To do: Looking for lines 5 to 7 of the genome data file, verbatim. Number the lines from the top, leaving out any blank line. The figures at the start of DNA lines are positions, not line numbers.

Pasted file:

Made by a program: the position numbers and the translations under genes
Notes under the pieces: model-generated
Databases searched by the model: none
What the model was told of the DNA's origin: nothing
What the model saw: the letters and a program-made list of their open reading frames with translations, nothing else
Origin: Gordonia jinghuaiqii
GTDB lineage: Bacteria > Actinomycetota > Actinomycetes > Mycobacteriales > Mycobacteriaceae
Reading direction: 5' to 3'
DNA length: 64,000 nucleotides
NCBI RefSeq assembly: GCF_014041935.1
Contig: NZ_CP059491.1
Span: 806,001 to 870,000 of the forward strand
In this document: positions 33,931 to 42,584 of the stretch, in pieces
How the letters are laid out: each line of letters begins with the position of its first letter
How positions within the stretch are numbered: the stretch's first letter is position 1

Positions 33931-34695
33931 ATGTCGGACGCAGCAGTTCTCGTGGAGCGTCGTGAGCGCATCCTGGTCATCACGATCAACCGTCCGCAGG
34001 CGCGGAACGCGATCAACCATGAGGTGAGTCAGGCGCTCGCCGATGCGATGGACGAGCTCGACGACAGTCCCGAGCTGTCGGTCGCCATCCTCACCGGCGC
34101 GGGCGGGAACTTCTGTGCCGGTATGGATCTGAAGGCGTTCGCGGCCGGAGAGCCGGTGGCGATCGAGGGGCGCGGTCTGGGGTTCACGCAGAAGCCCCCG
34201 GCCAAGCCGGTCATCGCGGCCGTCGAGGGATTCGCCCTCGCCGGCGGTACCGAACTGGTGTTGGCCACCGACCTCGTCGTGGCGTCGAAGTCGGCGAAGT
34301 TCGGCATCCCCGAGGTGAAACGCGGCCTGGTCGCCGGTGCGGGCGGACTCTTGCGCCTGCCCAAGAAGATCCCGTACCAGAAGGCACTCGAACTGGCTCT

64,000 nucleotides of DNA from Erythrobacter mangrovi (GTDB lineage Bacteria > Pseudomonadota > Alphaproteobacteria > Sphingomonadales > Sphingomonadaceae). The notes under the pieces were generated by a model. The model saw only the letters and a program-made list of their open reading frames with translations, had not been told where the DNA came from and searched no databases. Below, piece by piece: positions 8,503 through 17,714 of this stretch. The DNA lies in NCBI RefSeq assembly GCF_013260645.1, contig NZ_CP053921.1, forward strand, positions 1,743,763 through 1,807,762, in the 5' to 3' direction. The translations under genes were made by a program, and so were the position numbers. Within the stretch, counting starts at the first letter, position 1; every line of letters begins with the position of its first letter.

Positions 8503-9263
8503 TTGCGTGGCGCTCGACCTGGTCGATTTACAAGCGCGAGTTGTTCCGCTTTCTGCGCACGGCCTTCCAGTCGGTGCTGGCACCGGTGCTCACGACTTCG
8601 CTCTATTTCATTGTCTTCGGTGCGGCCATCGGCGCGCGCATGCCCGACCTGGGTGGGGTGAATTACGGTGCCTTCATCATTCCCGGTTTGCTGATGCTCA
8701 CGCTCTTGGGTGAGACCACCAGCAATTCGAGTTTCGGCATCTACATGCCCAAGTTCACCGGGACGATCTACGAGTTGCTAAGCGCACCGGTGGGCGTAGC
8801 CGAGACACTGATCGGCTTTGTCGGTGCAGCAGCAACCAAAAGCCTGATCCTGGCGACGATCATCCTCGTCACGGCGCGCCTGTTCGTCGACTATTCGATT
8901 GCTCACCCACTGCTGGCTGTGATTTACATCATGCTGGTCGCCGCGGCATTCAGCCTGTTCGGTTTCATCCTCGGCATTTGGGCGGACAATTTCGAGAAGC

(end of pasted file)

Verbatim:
What the model saw: the letters and a program-made list of their open reading frames with translations, nothing else
Origin: Gordonia jinghuaiqii
GTDB lineage: Bacteria > Actinomycetota > Actinomycetes > Mycobacteriales > Mycobacteriaceae